Reality is a little different. For the elite law school graduate, practicing “international law” might involve staying up until 3 a.m. so she can talk to her client’s local attorney in Kuala Lumpur arguing over whether the contract written in Malay or English should control in the case of a dispute. For others who can speak another language, “international law” is pretty much foreign-language document review.

Similarly, “human rights law” might not be what you think it is. You can be practicing human rights law by helping the local homeless person get welfare and unemployment benefits. Or by helping an immigrant family stay together by representing the parents at their deportation hearing. Or by helping to prevent or delay an eviction because the tenants can’t afford to pay rent because of a recent robbery. While this is honorable work, it isn’t glamorous nor lucrative.

But people’s impression of “entertainment law” is the worst. Most of my non-lawyer friends think that entertainment law involves hanging out with a celebrity all day and watching her try on clothes while saying, “That’s legal. That’s legal too.” But in reality, entertainment law is basically specializing in certain areas of the law — contracts, copyrights, some litigation — focused on a certain industry. For example, you have to make sure that the movie contract does not expose your celebrity client to a shady compensation agreement attributable to “Hollywood accounting.”

So before you choose a legal specialty that sounds cool, do some research and talk to the people that are actually doing it. Don’t rely on what you see in the movies or the news.

3. Most of your law school extracurricular activities will not help you. During the wonderful undergrad years, most people participated in extracurricular activities because they thought such activities would make their law school application more attractive. And that might have worked. But don’t expect that line of thinking to work for law school.

For those who don’t make it to the top of the class, participating in other extracurricular activities can make you look more attractive on your résumé. But outside of law review and moot court, I do not think that extracurricular activities in law school will help you find a job.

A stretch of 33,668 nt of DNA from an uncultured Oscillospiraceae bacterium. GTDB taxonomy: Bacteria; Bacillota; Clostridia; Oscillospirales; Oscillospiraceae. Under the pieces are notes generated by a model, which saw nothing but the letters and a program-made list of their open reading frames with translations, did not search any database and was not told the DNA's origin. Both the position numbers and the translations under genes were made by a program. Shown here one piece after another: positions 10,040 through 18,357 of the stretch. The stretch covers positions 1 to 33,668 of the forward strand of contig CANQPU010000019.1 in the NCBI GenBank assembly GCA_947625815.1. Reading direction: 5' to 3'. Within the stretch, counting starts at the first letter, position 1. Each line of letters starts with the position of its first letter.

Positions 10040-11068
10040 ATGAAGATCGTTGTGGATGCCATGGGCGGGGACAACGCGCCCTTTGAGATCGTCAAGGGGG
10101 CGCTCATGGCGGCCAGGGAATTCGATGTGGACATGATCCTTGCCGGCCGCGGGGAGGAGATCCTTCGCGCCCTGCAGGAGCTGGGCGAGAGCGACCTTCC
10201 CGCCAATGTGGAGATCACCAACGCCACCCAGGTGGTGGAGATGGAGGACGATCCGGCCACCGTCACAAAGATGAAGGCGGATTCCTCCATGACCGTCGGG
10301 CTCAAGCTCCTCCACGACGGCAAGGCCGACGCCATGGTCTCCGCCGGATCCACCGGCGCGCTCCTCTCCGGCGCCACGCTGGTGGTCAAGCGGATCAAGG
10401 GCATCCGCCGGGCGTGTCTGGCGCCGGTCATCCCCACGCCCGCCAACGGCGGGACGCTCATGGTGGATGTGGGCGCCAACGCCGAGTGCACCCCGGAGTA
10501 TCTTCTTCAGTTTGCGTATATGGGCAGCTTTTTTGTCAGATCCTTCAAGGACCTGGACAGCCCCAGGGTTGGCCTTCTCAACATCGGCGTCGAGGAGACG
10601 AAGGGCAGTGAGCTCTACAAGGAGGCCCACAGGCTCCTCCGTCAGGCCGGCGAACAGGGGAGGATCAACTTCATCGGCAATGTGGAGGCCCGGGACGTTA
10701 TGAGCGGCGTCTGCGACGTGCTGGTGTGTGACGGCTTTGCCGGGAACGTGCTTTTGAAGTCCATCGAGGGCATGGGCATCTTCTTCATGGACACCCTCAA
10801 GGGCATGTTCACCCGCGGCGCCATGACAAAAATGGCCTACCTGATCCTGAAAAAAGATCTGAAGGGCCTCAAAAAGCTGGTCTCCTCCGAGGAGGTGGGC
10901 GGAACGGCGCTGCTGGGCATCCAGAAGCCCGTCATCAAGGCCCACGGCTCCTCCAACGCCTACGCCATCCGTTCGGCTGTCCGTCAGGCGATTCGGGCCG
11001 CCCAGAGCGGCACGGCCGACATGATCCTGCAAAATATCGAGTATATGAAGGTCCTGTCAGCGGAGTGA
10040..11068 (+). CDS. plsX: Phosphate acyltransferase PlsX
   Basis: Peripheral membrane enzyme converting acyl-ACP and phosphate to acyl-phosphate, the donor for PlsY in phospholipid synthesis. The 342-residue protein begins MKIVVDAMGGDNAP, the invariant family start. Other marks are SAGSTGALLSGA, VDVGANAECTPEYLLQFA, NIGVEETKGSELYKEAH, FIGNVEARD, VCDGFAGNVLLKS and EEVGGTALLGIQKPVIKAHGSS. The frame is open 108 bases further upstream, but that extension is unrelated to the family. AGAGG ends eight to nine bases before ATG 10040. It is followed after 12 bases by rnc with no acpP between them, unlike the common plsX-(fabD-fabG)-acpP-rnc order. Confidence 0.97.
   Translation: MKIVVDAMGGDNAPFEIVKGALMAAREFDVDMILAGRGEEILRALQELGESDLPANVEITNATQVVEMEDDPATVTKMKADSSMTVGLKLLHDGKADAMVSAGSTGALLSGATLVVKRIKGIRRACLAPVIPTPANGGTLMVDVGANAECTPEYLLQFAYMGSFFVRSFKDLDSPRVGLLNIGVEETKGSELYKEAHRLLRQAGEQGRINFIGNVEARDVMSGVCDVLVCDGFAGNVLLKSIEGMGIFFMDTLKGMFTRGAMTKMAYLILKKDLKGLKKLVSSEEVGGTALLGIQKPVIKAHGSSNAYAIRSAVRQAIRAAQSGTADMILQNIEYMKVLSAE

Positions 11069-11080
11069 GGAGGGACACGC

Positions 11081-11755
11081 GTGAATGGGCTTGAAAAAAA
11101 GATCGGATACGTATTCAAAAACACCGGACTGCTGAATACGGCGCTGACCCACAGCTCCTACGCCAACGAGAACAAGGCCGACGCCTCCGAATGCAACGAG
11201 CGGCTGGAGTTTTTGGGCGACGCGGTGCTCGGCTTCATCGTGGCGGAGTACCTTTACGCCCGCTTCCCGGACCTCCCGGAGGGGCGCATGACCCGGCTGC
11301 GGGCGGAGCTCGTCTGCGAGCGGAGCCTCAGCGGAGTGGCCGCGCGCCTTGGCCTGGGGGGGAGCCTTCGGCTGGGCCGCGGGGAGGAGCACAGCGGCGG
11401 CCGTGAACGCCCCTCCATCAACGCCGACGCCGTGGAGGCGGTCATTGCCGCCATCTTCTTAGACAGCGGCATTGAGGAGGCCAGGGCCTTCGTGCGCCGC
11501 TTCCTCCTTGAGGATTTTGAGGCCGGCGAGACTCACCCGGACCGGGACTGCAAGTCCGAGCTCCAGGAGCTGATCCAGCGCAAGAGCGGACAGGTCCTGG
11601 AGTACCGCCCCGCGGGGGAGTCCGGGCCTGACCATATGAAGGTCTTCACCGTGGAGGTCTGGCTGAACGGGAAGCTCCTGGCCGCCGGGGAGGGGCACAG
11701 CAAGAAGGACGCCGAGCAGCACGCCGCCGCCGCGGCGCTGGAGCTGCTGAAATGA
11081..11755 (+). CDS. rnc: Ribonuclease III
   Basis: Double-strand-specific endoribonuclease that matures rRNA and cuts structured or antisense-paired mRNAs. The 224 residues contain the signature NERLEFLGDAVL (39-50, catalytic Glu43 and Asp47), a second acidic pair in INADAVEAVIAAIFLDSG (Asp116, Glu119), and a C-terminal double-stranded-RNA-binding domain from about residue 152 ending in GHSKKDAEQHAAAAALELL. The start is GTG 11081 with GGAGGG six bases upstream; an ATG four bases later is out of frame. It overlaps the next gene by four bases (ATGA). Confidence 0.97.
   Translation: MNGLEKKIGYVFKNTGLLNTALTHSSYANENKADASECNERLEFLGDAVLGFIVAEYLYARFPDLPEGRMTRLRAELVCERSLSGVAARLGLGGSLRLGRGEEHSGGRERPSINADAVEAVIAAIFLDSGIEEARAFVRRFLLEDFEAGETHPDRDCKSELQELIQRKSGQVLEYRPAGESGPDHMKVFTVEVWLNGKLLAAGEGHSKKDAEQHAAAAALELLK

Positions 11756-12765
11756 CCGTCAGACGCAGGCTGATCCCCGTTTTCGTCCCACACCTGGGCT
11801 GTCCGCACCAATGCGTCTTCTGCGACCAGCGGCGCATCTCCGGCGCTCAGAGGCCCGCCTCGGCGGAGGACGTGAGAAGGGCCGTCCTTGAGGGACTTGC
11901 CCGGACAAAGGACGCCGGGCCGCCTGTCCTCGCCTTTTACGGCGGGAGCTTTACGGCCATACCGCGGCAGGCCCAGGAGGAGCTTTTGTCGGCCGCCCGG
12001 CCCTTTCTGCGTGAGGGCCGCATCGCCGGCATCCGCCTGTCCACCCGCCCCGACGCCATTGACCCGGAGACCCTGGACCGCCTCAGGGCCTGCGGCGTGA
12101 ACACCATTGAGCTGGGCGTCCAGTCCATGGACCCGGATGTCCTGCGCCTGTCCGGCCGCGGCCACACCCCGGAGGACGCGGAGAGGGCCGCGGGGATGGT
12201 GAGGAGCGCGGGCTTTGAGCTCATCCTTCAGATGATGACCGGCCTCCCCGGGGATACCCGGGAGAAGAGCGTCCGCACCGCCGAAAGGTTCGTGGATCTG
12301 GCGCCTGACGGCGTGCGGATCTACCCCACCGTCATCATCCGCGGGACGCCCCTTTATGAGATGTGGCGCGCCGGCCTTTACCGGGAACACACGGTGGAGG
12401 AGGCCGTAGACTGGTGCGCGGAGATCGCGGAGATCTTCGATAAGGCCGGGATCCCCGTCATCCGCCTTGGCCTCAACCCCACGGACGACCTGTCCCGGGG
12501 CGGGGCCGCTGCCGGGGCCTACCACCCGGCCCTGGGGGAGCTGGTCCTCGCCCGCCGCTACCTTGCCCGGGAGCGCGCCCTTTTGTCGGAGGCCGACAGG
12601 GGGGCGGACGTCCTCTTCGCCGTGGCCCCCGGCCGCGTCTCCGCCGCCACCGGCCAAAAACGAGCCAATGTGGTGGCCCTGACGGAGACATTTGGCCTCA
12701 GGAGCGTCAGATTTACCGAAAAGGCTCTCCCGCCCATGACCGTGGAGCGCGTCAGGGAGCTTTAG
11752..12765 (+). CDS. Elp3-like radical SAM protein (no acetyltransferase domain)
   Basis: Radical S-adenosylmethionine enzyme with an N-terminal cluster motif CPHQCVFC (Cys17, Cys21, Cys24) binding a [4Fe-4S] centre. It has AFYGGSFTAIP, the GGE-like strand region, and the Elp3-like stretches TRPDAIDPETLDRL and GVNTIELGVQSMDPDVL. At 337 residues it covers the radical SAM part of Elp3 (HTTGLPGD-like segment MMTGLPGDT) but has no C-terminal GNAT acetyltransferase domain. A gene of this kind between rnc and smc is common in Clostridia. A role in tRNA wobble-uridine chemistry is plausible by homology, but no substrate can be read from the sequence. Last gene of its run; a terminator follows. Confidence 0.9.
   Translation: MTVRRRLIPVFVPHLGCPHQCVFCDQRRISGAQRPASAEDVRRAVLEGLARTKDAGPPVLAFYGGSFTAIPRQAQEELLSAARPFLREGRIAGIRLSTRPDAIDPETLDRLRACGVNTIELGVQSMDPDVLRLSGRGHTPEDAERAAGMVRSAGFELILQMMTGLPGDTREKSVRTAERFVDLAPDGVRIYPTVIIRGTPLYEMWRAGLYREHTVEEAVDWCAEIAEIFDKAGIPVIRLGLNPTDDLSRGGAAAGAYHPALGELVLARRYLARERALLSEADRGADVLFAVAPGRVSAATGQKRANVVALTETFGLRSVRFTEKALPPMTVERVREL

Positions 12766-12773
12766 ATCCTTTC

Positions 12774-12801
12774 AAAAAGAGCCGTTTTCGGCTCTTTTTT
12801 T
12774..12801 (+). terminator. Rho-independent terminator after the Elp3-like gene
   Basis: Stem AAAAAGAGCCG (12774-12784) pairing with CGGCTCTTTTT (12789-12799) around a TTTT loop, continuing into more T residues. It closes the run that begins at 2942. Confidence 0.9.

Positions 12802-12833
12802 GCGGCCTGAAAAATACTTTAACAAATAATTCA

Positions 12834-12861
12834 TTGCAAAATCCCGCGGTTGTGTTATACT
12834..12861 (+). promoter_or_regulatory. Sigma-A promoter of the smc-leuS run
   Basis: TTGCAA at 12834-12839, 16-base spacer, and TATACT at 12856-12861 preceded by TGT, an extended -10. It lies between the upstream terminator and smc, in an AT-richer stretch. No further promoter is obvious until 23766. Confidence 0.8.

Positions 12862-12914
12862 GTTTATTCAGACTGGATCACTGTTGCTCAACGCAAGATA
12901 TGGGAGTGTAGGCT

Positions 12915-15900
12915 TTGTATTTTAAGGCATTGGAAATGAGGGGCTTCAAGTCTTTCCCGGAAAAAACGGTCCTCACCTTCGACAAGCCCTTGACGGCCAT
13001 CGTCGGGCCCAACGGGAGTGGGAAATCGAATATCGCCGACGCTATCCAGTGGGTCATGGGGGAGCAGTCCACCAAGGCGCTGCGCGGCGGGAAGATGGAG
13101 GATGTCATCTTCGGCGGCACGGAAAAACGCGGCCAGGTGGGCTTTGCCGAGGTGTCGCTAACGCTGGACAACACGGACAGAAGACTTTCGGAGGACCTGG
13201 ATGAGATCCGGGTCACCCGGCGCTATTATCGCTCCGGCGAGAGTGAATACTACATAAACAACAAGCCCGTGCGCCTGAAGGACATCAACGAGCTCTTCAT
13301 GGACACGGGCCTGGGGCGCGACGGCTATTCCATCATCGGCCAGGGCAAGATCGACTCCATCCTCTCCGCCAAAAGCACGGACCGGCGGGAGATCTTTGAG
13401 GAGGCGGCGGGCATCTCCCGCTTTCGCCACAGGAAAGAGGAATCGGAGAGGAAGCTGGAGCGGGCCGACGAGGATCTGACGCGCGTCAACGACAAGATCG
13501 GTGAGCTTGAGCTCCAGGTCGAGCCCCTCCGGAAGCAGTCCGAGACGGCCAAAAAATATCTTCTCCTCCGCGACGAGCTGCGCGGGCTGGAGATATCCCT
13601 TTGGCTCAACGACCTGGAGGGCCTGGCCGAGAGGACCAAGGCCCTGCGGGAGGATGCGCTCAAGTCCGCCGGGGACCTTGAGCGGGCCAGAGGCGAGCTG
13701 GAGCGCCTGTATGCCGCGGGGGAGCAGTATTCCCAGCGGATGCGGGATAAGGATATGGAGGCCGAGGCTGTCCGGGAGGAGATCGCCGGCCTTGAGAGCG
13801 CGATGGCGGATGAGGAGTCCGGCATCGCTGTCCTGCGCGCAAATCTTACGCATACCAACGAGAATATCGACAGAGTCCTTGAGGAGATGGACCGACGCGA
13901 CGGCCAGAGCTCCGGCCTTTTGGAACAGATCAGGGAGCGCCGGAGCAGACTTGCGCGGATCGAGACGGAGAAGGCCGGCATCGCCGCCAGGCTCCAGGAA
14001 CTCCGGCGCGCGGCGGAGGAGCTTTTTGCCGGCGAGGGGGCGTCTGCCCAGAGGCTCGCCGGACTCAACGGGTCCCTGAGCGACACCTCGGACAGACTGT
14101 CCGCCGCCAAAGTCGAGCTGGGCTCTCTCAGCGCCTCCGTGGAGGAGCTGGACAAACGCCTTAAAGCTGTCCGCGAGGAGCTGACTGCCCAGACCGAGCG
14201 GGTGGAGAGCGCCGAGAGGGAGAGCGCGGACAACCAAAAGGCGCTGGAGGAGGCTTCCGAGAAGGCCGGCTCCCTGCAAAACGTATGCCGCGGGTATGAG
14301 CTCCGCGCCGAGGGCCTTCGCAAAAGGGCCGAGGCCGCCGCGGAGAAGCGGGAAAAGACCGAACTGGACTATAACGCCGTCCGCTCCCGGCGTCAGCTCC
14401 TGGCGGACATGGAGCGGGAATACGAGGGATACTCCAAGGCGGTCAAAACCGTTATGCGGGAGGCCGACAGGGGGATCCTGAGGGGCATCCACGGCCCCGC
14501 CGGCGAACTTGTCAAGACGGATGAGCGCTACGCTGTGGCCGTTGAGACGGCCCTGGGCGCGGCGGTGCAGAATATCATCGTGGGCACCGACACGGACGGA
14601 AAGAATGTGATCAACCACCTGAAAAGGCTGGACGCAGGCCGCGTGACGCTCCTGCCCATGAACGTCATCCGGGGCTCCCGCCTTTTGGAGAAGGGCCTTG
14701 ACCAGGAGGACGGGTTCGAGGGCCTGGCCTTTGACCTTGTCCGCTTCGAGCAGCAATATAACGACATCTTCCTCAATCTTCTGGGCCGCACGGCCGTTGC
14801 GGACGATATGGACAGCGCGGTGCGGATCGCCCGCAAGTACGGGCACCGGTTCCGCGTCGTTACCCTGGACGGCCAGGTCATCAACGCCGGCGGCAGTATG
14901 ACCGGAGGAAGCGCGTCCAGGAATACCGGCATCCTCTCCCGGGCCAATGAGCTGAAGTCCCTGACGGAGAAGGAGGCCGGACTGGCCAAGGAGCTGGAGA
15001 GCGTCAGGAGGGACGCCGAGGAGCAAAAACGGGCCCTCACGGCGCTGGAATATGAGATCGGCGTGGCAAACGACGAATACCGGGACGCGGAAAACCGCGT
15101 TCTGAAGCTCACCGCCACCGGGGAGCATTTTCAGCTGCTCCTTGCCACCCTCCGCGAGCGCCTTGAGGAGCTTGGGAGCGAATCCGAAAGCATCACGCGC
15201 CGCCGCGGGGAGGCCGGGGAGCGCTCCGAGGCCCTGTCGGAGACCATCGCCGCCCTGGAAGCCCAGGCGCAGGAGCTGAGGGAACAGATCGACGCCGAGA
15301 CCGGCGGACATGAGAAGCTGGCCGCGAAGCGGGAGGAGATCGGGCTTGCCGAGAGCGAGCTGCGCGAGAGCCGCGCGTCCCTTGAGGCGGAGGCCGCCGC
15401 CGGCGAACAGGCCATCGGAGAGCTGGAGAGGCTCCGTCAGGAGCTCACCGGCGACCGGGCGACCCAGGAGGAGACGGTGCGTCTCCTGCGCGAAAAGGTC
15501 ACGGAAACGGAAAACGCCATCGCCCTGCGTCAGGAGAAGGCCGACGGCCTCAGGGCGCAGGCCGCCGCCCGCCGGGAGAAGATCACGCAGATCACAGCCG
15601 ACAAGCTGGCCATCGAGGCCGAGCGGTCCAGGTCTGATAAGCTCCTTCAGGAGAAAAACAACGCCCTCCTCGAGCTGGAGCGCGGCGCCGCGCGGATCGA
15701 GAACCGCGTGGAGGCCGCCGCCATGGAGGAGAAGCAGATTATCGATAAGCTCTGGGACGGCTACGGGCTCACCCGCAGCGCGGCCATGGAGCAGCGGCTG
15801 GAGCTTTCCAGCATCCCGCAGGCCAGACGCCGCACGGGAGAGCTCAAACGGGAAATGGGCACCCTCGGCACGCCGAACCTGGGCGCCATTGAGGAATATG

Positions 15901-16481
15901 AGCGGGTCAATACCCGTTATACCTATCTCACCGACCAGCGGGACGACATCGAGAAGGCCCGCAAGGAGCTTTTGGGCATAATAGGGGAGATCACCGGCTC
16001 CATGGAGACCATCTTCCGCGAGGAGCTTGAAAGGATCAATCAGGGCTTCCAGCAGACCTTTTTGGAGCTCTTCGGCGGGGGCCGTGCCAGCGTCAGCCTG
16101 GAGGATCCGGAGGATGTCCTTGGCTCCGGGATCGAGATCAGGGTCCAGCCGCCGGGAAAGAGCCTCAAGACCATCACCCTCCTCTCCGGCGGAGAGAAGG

For example, being a top-level member of the Student Bar Association will eat up a lot of time. You have to go to meetings, events, and meet with law school administrators. And if there is a contentious student issue (like tuition increases), you will have to spend time dealing with that on behalf of your constituents.

But from my experience and after speaking with others about this, it is better to work for a bar association committee, where you can meet with lawyers who can help you find a job. Or if you have a legal job already, then spend more time at work.

If you are into these types of things, then by all means do it. But don’t do it just for the purpose of résumé padding; you’re better off working for a bar association instead.

The point of today’s post is that because of factors beyond your control, there is a good chance you will not be the lawyer you saw yourself being. This may be one reason why a lot of lawyers are unhappy. If you are adamant about practicing in a certain area, you may have to figure out how to do it on your own.

Earlier: Go To Law School — Seriously. Just Do A Few Things First.


Shannon Achimalbe was a former solo practitioner for five years before deciding to sell out and get back on the corporate ladder. Shannon can be reached at sachimalbe@excite.com.